Glycans, as they are known in biochemical systems or just carbohydrates are molecules in which even the monomers display highly different stereochemical arrangements and they may also carry many functional groups and substituents. When the building blocks are linked together to give oligosaccharides or glycoconjugates such as glycopeptides or glycolipids, the structures may become highly complex. The study of all the sugar molecules and glycan structures in a cell is often referred to as glycomics with the aim to understand their function
Knowing the primary structure of an oligosaccharide is a prerequisite for interaction studies and understanding of function. The CASPER program [2,3], based on 1H and 13C chemical shifts of the constituent monosaccharides and glycosylation shifts, that is, the differences between chemical shifts in di- or trisaccharides and those of the respective monomers, is able to determine the primary structure (sugar, absolute configuration, linkage position, ring form, sequence and substituents) of many glycans in an automatic fashion based solely on unassigned NMR spectra.
The three-dimensional structure in solution of biologically active oligosaccharides can be elucidated by NMR spectroscopy in combination with molecular modeling. The carbohydrate-protein as well as peptide-protein interactions can be investigated by NMR spectroscopy, X-ray crystallography and isothermal calorimetry (ITC) experiments, which will be presented for Botulinum toxins .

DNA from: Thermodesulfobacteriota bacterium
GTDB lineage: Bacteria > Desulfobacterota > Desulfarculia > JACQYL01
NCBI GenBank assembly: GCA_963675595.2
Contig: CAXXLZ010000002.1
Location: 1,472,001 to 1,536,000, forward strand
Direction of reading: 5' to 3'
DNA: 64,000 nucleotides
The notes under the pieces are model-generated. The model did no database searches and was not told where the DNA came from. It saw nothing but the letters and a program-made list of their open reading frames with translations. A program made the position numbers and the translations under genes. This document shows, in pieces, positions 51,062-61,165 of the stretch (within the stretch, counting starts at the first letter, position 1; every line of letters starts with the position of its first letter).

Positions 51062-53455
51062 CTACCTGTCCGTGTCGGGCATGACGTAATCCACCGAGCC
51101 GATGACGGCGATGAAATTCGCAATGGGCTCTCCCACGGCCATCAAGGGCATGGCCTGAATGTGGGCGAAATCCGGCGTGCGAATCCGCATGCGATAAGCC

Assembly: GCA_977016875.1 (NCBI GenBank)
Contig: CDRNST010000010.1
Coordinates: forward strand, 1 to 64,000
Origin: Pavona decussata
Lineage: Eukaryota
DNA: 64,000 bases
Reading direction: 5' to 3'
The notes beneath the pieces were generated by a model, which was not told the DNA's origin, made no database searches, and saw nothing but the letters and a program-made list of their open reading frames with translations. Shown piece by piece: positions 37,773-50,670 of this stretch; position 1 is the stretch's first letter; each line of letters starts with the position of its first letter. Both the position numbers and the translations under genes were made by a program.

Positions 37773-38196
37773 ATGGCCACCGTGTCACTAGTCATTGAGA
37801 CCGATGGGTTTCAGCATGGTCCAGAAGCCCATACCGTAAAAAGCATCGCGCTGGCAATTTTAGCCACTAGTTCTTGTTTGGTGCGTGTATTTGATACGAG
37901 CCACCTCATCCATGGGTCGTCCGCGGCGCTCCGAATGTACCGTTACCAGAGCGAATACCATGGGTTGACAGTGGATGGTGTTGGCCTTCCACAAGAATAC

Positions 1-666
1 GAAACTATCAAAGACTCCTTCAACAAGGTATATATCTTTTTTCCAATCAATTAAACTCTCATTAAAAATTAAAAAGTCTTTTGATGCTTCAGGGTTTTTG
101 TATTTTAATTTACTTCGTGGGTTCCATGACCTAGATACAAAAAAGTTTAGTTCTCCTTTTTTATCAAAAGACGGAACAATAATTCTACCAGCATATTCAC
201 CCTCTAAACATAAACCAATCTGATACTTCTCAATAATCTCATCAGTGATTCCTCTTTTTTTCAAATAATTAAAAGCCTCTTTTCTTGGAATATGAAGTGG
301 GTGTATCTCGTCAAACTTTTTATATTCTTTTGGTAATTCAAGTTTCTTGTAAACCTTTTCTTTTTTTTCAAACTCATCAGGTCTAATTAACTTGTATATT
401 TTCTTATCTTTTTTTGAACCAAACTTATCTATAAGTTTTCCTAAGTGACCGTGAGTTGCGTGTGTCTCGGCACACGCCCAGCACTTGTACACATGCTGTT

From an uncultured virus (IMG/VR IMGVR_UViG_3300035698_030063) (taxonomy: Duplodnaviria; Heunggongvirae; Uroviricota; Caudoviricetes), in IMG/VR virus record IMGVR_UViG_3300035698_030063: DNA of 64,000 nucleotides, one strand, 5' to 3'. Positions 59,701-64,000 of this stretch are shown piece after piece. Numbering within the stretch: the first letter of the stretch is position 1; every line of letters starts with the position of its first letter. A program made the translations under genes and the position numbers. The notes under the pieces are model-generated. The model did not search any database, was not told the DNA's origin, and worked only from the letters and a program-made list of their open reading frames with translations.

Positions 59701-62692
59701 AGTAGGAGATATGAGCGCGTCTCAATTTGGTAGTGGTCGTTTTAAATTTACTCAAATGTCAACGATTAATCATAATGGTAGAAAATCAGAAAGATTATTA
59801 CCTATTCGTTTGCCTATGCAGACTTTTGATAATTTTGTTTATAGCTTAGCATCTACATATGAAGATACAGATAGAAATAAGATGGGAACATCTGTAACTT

1. Springer, S. A.; Gagneux, P. J. Proteomics 135, 90-100, 2016
2. Lundborg, M.; Widmalm, G. Anal. Chem. 83, 1514-1517, 2011
3. Ståhle, J.; Widmalm, G. In NMR in Glycoscience and Glycotechnology, K. Kato and T. Peters, Eds., RSC, pp. 335-352, 2017
4. Martínez-Carranza, M.; Blasco, P.; Gustafsson, R.; Dong, M.; Berntsson, R. P.-A.; Widmalm, G.; P. Stenmark, P. Biochemistry, revision.